• Bullet-Proof Your Due Diligence. It is critical to conduct thorough due diligence on the target company.  Consider engaging a reputable accounting firm to scrutinize the target’s financials, as well as an independent financial advisor to provide a fairness opinion on the proposed merger.  A fairness opinion and/or a formal presentation from a financial advisor will be valuable to both management and Boards to mitigate the impact of litigation risk and as further evidence of proper due diligence.



  • Think Through All of the Potential D&O Insurance Issues. There is a significant likelihood that multiple D&O insurance policies representing the separate constituents may be involved in litigation.  For example, lawsuits can target SPAC directors and officers along with the management and Board of the target or go-forward public company – with each of these three entities having different D&O insurance policies, limits, insurers, and breadth of coverage.  Additionally, with the de-SPAC transaction, there is the possibility that common individuals will be on both the SPAC and go-forward public company Boards, implicating “capacity” related issues as to which role they were serving in during the time of the alleged wrongdoing and which policy(ies) should respond.


Not only will these various D&O insurance programs likely have been constructed independent of one another, unless proper foresight was utilized in negotiating the private company form to contemplate a public transaction, there are many potential coverage limitations that may preclude or reduce the potential protection available.  The majority of private company D&O contracts exclude coverage for SEC offerings and have not been amended to include coverage for failed IPO claims, Road Show protection or alleged violations of Section 11, 12 and 15.  Additionally, a large percentage of private company D&O insurance is provided on a “duty to defend” basis, meaning that the insurer is in control of defending the claim and selecting Defense Counsel, not the company and its directors and officers.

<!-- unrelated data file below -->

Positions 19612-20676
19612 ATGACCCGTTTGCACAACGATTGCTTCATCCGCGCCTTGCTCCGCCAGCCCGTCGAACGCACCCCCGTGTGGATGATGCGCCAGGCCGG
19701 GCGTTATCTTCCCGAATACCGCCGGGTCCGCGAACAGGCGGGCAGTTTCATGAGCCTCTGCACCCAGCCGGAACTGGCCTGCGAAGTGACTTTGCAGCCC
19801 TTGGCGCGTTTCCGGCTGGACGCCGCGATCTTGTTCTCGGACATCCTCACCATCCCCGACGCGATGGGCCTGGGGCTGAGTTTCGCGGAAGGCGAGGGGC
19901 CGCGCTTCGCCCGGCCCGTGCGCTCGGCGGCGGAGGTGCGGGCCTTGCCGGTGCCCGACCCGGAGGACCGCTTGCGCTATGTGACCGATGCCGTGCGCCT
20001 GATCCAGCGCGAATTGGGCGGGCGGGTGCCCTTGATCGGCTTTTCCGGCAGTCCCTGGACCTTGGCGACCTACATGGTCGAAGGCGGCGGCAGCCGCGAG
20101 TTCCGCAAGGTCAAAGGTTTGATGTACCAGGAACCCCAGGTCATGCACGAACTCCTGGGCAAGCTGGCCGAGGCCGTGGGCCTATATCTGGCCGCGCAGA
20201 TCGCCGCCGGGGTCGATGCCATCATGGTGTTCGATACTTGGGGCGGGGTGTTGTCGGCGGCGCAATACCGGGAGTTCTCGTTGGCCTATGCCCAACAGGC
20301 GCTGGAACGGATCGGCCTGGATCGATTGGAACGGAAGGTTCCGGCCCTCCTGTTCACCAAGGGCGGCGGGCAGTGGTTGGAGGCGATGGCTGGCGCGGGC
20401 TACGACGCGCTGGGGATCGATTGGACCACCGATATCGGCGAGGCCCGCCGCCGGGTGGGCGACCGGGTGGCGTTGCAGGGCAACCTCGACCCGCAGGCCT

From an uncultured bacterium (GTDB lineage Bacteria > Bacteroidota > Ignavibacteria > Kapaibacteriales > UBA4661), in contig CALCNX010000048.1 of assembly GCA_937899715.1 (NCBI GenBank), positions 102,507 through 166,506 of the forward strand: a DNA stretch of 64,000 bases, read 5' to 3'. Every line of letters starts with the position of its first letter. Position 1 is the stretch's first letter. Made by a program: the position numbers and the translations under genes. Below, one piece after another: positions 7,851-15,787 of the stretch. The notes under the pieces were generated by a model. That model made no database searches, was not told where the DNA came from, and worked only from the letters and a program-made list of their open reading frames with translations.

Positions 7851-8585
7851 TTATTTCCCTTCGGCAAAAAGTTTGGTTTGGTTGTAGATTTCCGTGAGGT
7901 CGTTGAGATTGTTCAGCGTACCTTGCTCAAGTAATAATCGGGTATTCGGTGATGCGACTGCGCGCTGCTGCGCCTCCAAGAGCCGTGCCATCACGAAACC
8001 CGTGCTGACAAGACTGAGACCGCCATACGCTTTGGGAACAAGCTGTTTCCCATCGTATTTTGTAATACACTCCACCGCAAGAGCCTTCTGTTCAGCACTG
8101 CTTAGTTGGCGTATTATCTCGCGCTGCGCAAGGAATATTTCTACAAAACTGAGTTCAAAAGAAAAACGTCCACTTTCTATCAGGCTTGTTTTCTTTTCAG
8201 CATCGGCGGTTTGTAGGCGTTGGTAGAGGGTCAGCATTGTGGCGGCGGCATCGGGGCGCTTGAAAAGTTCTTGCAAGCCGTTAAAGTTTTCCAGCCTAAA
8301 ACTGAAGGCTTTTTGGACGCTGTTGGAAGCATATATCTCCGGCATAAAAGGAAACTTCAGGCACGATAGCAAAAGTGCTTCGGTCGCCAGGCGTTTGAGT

With roughly 420 SPACs currently targeting private companies for de-SPAC transactions in the next 18 – 24 months (per SPACInsider), litigation will almost assuredly continue to rise.  The business  combination process has driven the bulk of  securities class action lawsuits to date against SPACs and related entities and can be expected to do so going-forward, as the M&A transaction and its success or alleged failure is what investors – and, unfortunately, plaintiffs’ attorneys – are betting and focusing on.  The bulk of SPAC litigation to date in 2021 has related to alleged post-transaction shortfalls in comparison with pre-combination projections.  Carefully reviewing and ensuring that financial projections are fully supported is just one area of risk mitigation that directors and officers of SPACs and private company targets  need to carefully scrutinize.  With great opportunities come  great expectations . . . and the possibility for downside risk.  Taking the proper measures in advance as suggested above can help mitigate the liability should things go awry down the line.



Paul Bessette, co-chair of the King & Spalding’s Corporate & Securities Litigation Practice, defends clients in securities and shareholder litigation, government investigations and enforcement actions, and complex business disputes throughout the United States. Paul can be reached at


Chris Crawford is a Senior Vice President and Client Executive with Marsh in Los Angeles. He specializes in D&O and M&A Insurance, IPOs, SPACs, De-SPAC Transactions, Turnaround & Restructuring, Health & Welfare Benefits, Enterprise Risk and Executive Compensation Solutions for clients.  Chris can be contacted at